WASHINGTON (Jul. 8)
The State Department today informed 25 United States Senators-in response to their concern over Egyptian restrictions on the movement of Israeli cargoes through the Suez Canal-that “the U.S. Government’s position with respect to the unrestricted use of the canal is clear and unequivocal.” Referring to a question of a loan to Egypt to widen the canal, the State Department said there was awareness of “freedom of transit” issue.
The State Department made known its views in response to a joint telegram addressed to President Eisenhower by a bi-partisan group of 25 Senators. The Senators voiced concern to the President regarding developments involving the Suez Canal. William Macomber. Assistant Secretary of State, replied for the White House.
Mr. Macomber told the Senators: “While the efforts at settlement currently being undertaken by the United Nations, supported by the United States and other powers, would appear for the present to constitute the most effective means of seeking a satisfactory solution, you may be assured that we will continue to take every appropriate measure which may contribute to a resolution of this problem.”
He pointed out that the American executive director of International Bank for Reconstruction and Development “is aware of developments in this matter and is also conversant with our long-standing policy in support of the principle of freedom of transit through the canal.”
Mr. Macomber recalled that the United States joined with France and England in September, 1951, to sponsor a United Nations resolution calling on Egypt to terminate restrictions on Suez transit. “This position, ” he said, “was reaffirmed by a majority of the Security Council in voting in favor of a draft resolution, subsequently vetoed by the Soviet Union, on March 27, 1954, which called upon Egypt to comply with the 1951 resolution. Further statements by U.S. officials, including one by Ambassador Lodge in the Security Council on April 26, 1957, have maintained the position that there should at all times be free and non-discriminatory passage through the canal for all countries.”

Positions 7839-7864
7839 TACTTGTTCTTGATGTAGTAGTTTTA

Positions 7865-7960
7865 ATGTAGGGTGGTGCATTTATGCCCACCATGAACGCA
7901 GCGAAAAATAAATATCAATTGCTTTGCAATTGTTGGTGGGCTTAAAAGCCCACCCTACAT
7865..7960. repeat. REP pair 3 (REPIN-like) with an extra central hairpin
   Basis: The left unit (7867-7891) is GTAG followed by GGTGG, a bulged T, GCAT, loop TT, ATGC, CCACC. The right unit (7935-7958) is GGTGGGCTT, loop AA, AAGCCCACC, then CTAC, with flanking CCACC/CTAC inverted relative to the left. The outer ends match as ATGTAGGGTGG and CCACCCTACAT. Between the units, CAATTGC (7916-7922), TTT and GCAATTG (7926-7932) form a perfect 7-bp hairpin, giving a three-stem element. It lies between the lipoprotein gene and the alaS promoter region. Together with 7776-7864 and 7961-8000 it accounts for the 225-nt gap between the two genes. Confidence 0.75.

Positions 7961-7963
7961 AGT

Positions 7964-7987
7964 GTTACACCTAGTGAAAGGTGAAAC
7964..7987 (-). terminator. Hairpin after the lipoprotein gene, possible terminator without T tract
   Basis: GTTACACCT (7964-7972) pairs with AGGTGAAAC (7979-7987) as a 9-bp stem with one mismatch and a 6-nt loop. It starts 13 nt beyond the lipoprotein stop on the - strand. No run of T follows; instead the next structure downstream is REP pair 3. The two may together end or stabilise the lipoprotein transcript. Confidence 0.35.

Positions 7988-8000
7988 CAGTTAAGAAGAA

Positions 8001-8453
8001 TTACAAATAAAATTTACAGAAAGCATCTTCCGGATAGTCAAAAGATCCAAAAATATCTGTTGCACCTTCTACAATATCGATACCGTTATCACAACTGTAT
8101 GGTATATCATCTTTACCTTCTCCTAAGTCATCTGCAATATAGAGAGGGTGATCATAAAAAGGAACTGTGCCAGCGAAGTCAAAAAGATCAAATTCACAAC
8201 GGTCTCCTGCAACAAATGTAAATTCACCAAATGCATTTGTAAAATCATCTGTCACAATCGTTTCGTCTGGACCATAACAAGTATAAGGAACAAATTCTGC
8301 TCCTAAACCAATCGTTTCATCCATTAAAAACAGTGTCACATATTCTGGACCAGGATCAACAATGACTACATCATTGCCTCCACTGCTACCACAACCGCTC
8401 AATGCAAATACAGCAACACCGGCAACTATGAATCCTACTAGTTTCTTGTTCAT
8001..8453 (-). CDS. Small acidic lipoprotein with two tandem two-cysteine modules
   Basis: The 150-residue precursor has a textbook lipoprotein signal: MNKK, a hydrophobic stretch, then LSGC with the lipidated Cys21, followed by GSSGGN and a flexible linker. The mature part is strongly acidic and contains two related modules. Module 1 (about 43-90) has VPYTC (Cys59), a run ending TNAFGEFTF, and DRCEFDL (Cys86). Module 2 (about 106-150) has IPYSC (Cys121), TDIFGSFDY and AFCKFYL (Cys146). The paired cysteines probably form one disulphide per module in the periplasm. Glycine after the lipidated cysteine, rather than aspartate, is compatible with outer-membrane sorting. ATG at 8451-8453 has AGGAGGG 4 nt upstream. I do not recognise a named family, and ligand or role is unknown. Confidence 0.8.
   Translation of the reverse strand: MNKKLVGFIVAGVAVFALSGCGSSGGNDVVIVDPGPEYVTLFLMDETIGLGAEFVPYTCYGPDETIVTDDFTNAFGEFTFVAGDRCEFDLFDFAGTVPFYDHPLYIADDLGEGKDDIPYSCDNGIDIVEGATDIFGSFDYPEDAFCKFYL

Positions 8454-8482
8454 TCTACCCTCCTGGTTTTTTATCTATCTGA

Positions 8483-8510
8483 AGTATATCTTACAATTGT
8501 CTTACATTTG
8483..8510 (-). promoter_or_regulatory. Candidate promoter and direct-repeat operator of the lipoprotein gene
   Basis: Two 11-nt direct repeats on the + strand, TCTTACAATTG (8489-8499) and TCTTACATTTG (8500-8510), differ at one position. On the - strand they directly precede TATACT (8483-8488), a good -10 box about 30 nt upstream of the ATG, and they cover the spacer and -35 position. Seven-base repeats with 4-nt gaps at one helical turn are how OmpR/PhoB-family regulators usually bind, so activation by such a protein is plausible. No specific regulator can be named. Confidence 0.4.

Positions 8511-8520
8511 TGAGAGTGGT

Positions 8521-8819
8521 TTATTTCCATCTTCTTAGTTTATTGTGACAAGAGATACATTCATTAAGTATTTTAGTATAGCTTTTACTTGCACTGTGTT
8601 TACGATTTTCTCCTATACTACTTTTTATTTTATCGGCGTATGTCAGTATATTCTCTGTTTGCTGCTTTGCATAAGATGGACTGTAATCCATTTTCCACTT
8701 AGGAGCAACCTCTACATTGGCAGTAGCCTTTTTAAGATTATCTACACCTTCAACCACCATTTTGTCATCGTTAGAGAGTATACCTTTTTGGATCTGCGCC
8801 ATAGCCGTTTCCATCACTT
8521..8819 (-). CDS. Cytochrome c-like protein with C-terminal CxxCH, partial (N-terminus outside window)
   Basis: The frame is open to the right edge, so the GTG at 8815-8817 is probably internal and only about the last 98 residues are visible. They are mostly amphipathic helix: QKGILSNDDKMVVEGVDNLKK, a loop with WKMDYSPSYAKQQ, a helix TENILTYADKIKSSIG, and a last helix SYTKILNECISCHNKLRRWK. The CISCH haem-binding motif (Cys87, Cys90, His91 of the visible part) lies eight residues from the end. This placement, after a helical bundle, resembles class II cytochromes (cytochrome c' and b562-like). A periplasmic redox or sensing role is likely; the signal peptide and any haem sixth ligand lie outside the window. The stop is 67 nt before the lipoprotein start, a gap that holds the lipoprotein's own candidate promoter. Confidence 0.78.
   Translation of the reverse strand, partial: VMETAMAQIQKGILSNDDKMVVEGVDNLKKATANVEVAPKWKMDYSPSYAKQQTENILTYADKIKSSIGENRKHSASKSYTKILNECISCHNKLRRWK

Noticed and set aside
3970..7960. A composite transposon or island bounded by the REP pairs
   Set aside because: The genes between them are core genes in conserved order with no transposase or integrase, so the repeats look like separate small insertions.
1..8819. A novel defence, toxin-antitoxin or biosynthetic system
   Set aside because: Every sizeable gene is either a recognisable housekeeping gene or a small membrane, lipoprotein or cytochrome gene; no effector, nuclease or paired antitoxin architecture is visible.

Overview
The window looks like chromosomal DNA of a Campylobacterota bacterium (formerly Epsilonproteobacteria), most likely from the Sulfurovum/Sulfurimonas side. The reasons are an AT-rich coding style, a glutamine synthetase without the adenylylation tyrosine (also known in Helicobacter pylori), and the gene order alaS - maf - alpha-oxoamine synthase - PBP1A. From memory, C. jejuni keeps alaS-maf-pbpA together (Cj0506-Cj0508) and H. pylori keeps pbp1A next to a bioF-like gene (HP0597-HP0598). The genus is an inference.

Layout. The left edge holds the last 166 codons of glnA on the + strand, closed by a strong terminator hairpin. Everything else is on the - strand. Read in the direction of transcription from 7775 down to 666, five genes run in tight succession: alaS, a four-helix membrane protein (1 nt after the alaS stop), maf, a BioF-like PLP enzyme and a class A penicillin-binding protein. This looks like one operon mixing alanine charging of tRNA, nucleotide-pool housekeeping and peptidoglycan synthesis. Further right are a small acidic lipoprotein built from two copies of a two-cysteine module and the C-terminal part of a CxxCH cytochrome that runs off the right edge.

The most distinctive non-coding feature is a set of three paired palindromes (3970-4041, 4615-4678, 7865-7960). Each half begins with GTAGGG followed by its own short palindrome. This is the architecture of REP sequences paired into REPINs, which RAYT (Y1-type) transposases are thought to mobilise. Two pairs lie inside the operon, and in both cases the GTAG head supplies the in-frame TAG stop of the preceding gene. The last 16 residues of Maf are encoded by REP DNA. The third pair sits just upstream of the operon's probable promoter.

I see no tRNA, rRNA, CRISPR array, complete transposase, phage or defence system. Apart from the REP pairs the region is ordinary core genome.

According to Mr. Macomber the United Arab Republic is “fully conversant with the U.S. position. ” He cited the visit of UN Secretary-General Hammarskjold to Cairo and said: “It is hoped that the transit problem may be resolved between the parties immediately concerned, and we are encouraging and supporting the continuing efforts on the part of Mr. Hammarskjold.” He revealed that the U.S. Government has already discussed the Suez transit issue in Cairo with UAR authorities.
The Senators who wrote to the President were: Senators Douglas (D-IIL), Bartlett (D-Alaska), Allott (R-Colo), Beall (R-Md.), Capehart (R-Ind.), Carroll (D-Colo), Case (R-N. J.), Engle (D-Calif.), Gruening (D-Alaska), Hart (D-Mich.), Javits and Keating (R-N. Y.), Moss(D-Utah.), Hennings (D-Mo.), McGee (D-Wyo.), Morse (D-Ore), Murray (D-Mont), Neuberger (D-Ore.), Proxmire (D-Wis.), Saltonstall (R-Mass.), Scott (R-Pa), Symington (D-Mo.), Wiley (R-Wis.), Williams (D-N. J), Young (D-Ohio).
STATE DEPARTMENT’S STATEMENT CONSIDERED “TOO VAGUE AND NEBULOUS”
Rep. Leonard Farbstein, New York Democratic member of the House Foreign Affairs Committee, termed the State Department expression on the Suez Canal transit issue as “too vague and nebulous.” He had raised the issue with President Eisenhower and received a reply from Assistant Secretary of State William Macomber similar to the communication Mr. Macomber sent to 25 members of the Senate.
After studying the U.S. position as enunciated by Mr. Macomber, Rep. Farbstein thought a stronger stand necessary. He characterized the Administration’s statement as inadequate and weak and said that he would continue to work on this issue.
The United States, he stated, should withhold economic aid to Egypt and refrain from issuing a loan to widen the canal until Egypt showed response to its obligations. He said that a loan to Egypt at this time to aid in canal development would in effect, constitute collaboration by the U.S. Government with Egypt in the Egyptian Government’s present discriminatory operation of the canal.